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Smoking Poems

To My Cigar.
Yes, social friend, I love thee well, In learned doc...

Two Other Hearts.
Full tender beamed the light of love down from his manl...

The Smoker's Calendar.
When January's cold appears, A glowing pipe my spirit ...

He Respondeth.
SHE. You still persist in using, I observe with g...

My Little Brown Pipe.
I have a little comforter, I carry in my pocket: ...

Cigarette Rings.
How it blows! How it rains! I'll not turn out to-night; ...

Sweet Smoking Pipe.
Sweet smoking pipe; bright glowing stove, Companion ...

To My Meerschaum.
There's a charm in the sun-crested hills, In the qui...

Meerschaum.
Come to me, O my meerschaum, For the vile street organ...

To The Rev. Mr. Newton.
Says the Pipe to the Snuff-box, "I can't understand ...

A Good Cigar.
Oh, 'tis well and enough, A whiff or a puff From th...

The Happy Smoking-ground.
When that last pipe is smoked at last And pouch and ...

My Meerschaum Pipe.
Old meerschaum pipe, I'll fondly wipe Thy scarred an...

Smoking Spiritualized.
The following old poem was long ascribed, on apparently...

The Patriotic Smoker's Lament.
Tell me, shade of Walter Raleigh, Briton of the true...

The Pipe You Make Yourself.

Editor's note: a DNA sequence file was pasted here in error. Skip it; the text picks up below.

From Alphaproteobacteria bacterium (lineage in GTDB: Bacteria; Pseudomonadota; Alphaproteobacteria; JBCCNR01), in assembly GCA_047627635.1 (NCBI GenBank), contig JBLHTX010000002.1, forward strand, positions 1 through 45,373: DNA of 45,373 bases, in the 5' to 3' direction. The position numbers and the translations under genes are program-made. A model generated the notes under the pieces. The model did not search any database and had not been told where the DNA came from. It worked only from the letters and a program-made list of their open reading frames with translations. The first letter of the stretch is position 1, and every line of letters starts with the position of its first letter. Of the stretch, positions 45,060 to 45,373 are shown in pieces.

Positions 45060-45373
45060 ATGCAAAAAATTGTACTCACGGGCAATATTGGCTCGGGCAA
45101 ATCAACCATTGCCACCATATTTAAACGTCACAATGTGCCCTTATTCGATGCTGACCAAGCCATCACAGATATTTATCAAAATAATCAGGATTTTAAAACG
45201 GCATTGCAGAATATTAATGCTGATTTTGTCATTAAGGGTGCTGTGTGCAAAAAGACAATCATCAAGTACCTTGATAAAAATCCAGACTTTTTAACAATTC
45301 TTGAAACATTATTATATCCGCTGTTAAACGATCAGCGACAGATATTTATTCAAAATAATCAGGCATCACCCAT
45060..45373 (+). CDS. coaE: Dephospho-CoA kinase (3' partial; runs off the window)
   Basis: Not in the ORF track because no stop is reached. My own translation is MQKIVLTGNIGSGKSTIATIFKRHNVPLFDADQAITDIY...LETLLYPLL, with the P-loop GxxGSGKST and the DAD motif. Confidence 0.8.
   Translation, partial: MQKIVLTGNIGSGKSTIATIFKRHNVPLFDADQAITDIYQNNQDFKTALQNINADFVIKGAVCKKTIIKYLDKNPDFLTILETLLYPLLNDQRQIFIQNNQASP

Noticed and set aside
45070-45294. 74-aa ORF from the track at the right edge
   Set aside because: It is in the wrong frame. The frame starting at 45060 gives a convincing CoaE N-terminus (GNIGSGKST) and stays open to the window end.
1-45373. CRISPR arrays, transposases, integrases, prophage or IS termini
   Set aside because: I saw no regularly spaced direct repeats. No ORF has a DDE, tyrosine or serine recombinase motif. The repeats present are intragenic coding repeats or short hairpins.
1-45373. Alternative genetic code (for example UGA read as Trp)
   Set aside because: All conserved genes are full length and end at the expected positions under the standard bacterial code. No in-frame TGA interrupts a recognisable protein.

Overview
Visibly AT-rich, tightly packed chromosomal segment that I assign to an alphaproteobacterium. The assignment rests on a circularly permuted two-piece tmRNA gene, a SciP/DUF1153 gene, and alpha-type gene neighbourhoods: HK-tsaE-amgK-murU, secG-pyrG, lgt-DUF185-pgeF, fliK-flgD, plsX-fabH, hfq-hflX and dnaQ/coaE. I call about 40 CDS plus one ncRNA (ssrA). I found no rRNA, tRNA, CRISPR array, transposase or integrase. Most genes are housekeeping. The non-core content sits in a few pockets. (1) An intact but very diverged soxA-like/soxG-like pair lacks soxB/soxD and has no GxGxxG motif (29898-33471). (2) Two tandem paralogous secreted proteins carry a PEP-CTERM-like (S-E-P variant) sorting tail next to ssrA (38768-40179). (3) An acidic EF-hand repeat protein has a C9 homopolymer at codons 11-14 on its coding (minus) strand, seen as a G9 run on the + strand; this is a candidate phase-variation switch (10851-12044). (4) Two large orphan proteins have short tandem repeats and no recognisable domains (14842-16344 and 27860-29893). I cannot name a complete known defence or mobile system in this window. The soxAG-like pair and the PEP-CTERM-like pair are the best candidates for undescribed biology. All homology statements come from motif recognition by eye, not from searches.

There's clay pipes an' briar pipes an' meerschaum pipes a...

The Cigar.
Some sigh for this and that, My wishes don't go far;...

Chibouque.
At Yeni-Djami, after Rhamadan, The pacha in his pala...

My Pipe.
When love grows cool, thy fire still warms me; When fr...

To See Her Pipe Awry.
Betty bouncer kept a stall At the corner of a street...



TO AN OLD PIPE.








Once your smoothly polished face
Nestled lightly in a case;
'Twas a jolly cosy place,
I surmise;

And a zealous subject blew
On your cheeks, until they grew
To the fascinating hue
Of her eyes.

Near a rusty-hilted sword,
Now upon my mantel-board,
Where my curios are stored,
You recline.

You were pleasant company when
By the scribbling of her pen
I was sent the ways of men
To repine.

Tell me truly (you were there
When she ceased that debonair
Correspondence and affair)
I suppose

That she laughed and smiled all day;
Or did gentle tear-drops stray
Down her charming _retroussee_
Little nose?

Where the sunbeams, coyly still,
Fall upon the mantel-sill,
You perpetually will
Silence woo;

And I fear that she herself,
By the little chubby elf.
Will be laid upon the shelf
Just as you.

DE WITT STERRY.




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Previous: THE PATRIOTIC SMOKER'S LAMENT.



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